The Hightower Report

Giving away Appalachia; and cancel Camel No. 9


Boy, things are hectic inside the Bush regime these days! The clock is ticking, and Corporate America is rushing to get all the favors it can before Bush & Co. closes down in 2009. Sure enough, the Bushites are delivering.

It received little media attention, but the giant coal operators (which have been reliable funders for George and the GOP) recently got a huge goodie handed to them: Bush gave them Appalachia! His Office of Surface Mining quietly issued a new regulation that would allow King Coal to ravage the ancient mountains, glorious forests, and pure streams of Central Appalachia at will.

The action was necessary, say the Bushites, to "clarify" existing laws governing a greedy, ruthless, and abhorrent mining process called mountaintop removal. This process decapitates the mountains, exploding the tops of them, then savagely shoving the trees, topsoil, wildlife, and other rubble down the mountainsides, burying the valleys and streams below. This is a corporate rape and environmental mutilation – but, hey, it produces quick profits for the industry, which had been pushing since George took office to have it legalized.

Their stumbling block has been a 1983 environmental rule that prohibits mining activity within 100 feet of a stream. That's only 30 yards – hardly a harsh restriction – but mining barons want to bury streams, not fuss with buffer zones. So, the gift-wrapped Bush rule explicitly states that the old prohibition does not apply to hundreds of miles of streams coveted by coal corporations. Instead, the companies only would have to respect the buffer zone "to the extent practicable" – which is to say, not at all.

Grassroots groups are fighting this outrage in the regulatory process, in the courts, and in Congress. To help, contact the Appalachian Center for the Economy & the Environment at


It's sleek and sexy in design, packaged in a shiny black box with an elegant accent of teal or fuchsia, and it's advertised in women's magazines with the alluring slogan of, "Light and luscious."

Is it lingerie, chocolate, perfume? No, it's a box of cancer sticks. Specifically, these are Camels, the longtime, deadly brand of cigarettes put out by R.J. Reynolds – though these have been rebranded specifically for women under the evocative name of Camel No. 9. You know, like "Love Potion No. 9," only without the love.

Quick – what's the No. 1 killer of women? Breast cancer, you say? Wrong. Lung cancer, by a large margin. More than 400,000 Americans – almost half of them women – die each year from diseases caused by smoking.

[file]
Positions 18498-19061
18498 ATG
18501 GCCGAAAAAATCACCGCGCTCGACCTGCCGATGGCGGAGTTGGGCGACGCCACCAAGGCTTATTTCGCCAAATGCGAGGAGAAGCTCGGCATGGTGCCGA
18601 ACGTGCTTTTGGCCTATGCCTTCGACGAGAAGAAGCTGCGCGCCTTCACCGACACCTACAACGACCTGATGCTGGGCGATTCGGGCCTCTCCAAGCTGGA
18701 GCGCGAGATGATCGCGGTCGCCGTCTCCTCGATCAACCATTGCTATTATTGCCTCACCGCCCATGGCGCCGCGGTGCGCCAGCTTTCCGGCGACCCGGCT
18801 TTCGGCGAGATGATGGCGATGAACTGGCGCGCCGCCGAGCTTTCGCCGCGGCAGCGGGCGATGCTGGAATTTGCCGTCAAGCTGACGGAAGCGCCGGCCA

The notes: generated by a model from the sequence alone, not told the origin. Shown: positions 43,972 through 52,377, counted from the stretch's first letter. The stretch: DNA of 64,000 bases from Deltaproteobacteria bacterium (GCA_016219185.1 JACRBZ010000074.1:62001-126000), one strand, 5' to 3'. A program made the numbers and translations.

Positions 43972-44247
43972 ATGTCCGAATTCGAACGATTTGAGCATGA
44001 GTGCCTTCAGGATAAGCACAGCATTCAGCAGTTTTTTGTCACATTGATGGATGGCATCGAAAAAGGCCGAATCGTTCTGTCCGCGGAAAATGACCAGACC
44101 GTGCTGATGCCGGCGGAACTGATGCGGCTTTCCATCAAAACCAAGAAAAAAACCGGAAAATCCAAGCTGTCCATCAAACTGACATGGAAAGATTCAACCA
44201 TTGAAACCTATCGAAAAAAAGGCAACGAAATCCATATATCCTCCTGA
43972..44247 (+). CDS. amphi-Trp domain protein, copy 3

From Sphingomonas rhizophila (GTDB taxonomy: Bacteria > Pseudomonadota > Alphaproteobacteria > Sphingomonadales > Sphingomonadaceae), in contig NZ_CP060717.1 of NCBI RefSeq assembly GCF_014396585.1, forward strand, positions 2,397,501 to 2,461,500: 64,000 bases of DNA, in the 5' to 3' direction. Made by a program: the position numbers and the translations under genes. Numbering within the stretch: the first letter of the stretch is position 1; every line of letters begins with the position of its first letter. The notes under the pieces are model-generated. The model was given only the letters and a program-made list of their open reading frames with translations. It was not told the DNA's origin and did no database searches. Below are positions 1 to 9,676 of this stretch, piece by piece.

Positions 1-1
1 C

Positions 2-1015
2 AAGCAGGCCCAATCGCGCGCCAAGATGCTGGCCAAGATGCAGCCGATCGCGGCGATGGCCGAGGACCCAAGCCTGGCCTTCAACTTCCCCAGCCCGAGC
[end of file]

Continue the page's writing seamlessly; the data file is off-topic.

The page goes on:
Yet, here comes Big Tobacco with another PR push to entice more people to get hooked on nicotine. And, like all of the industry's advertising pushes, a pack of Camel No. 9s comes with a pack of corporate lies about how they are only being marketed to adult women who already smoke. "What we're about," says a Camel spokeswoman, "is giving adult smokers a choice."

Horse hockey! The new brand is being hyped as chic and fashionable, appealing directly to impressionable teens and young women through ads in Cosmopolitan, Glamour, and other magazines that reach the youth market. Indeed, tobacco companies are dependent on constantly hooking youngsters in order to replace older smokers who die or quit.

In fact, 80% of new smokers are under the age of 18 – and a third of them will die from smoking. Still, the corporate spokeswoman gushes that Camel No. 9 is part of R.J. Reynolds' plans to "focus on products that are 'wow,' that add fun and excitement to the category."

Yeah – nothing says "wow" like cancer. Call Susan Ivey, chairwoman of R.J. Reynolds, and tell her to stop this cynical effort to addict girls and young women: 336/741-5000.

For more information on Jim Hightower's work – and to subscribe to his award-winning monthly newsletter, The Hightower Lowdown – visit You can hear his radio commentaries on KOOP Radio, 91.7FM, weekdays at 10:58am and 12:58pm.

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George W. Bush, Appalachia, mining, Appalachian Center for the Economy and Environment, Camels, R.J. Reynolds, Camel No. 9, Cosmopolitan, Glamour, Susan Ivey

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